What I Want to Say Vs. What I Really Want to Say - Going Beyond Clarity

Published by peachalulu in the blog peachalulu's blog. Views: 189

Am I nailing it when I fullfill what I want to say?

This thought came to me while contemplating a critique on someone’s story ( not here ) and then working on my own. I found myself doing what I was shaking my head at. Guilty! During the dialogue exchange, the physical reactions had been reduced to stock motions; he laughed, he grinned, he raised an eyebrow, he looked. Simple phrases that in the end dragged the story down an ordinary path. The occasional interesting event or phrase would catch my eye, but for the most part the author coasted on ‘what I want to say.’

Using ‘What I want to say’ is not necessarily a bad thing.

In the paragraph above I used vague phrases like ‘occasional interesting event’, ‘catch my eye’ and ‘coasted.’ I grabbed for them like a cook grabbing for familiar ingredients.

In fact a good many writers feel relieved - I know I do - just by discovering what they want to say and getting it down or paper ( or word doc. ) But ‘what I want to say’ can often lead to cliches. In one self published story that I read recently, I found a cliche and a tired phrase in nearly every sentence; greatest idea since sliced bread, without a hitch, out this jam, truly wished a loved one was there ( during a moment of crisis ). And on and on. The writer was saying what he/she wanted to say without going deeper. By the end of the story, I felt as though someone had written it with a Mad Libs, fill-in-the-blanks form.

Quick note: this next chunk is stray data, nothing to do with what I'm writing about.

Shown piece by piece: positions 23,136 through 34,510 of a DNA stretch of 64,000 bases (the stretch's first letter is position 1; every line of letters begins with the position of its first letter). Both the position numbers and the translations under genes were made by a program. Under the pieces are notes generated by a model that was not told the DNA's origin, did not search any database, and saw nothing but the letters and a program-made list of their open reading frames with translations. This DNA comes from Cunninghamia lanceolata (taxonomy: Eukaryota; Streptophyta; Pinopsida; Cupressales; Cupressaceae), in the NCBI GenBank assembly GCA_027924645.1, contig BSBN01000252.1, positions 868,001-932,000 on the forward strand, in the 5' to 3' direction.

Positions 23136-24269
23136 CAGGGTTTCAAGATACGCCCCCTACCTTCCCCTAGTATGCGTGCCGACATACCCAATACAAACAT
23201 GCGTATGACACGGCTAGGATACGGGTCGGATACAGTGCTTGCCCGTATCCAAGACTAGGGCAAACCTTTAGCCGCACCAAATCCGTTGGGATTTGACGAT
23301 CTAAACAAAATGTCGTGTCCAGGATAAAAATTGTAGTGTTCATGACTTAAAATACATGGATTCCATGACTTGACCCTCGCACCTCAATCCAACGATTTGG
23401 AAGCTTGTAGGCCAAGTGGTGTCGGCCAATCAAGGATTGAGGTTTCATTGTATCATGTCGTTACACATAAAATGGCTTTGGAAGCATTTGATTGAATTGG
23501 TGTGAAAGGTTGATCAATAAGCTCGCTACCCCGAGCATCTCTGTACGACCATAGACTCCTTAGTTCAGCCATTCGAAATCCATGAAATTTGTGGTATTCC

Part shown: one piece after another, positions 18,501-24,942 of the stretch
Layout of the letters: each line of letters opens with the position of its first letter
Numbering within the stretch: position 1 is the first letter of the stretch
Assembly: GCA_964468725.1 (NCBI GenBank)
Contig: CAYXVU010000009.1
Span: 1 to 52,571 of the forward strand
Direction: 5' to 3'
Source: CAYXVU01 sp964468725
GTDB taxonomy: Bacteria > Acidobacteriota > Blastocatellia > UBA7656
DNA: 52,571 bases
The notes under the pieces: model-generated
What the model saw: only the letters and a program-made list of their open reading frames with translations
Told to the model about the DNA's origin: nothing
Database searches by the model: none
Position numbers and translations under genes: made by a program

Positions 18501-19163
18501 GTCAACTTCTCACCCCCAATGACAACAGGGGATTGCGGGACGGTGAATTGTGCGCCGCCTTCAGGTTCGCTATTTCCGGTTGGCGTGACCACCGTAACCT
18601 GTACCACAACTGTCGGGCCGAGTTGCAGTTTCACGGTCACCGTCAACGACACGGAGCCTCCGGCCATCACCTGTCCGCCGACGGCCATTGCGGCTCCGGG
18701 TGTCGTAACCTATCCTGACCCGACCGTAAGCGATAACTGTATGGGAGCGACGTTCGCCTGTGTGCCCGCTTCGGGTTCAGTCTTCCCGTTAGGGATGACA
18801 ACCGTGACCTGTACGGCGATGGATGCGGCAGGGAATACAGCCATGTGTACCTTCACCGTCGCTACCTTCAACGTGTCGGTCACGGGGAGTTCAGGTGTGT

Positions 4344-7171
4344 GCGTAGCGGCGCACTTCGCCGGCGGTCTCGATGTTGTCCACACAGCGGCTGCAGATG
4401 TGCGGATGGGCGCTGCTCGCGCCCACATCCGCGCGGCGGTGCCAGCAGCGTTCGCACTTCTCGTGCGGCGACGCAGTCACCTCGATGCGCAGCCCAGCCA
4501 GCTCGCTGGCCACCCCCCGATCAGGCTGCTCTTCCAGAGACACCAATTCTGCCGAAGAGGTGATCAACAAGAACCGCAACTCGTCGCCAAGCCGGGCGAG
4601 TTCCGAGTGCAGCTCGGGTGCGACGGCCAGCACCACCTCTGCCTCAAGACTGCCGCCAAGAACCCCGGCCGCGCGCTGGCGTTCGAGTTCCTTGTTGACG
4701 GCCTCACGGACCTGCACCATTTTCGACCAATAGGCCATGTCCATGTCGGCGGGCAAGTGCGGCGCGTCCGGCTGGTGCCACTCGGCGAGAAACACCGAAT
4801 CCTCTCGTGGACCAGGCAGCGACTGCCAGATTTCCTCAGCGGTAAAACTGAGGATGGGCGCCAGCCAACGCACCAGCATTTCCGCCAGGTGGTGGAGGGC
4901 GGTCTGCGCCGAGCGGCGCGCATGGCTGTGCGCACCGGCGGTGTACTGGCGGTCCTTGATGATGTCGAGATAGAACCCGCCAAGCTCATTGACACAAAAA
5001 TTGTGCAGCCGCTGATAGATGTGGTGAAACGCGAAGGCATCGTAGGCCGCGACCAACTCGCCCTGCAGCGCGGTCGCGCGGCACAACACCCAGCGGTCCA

Can a writer write a novel and publish it by saying ‘what I want to say’? Definitely. But should he? Are you finishing it or did you you nail it ( get it right. ) Why not go deeper and discover what you really want to say.

I’m going to pull apart opening sentences to two well-written books, Lolita and Z is for Zachariah, to show you what I mean.

Let’s start with Nabokov, now, imagine he’s a newbie whose first drafts could be posted for critique. Here’s the end result, what he’s striving for -

Lolita. Light of my life. Fire of my loins. - Lolita by Vladimir Nabokov.

But, lets say he starts by putting down a sentence that gives his opening chapter the general idea he needs -

Lolita was the most important person in my life.

No snickers. Whose to know genius doesn't start this way. And this could be his ‘what I want to say’ moment. After all it does what it’s supposed to. But then he thinks about it and admits, okay, it’s to the point but rather drab, and it feels familiar. Everyone has someone important in their life so why should the readers think the mc feels something special? And by its vagueness Lolita could be a mother, a sister, an aunt or a friend. I need to clarify the relationship. See, by continuing to ask questions - Why is this revelation special? How does Lolita affect the mc? The writer is really asking - is this what I really want to say? He’s going deeper and deeper until finally, he tweaks the sentence -

Lolita had me, body and soul.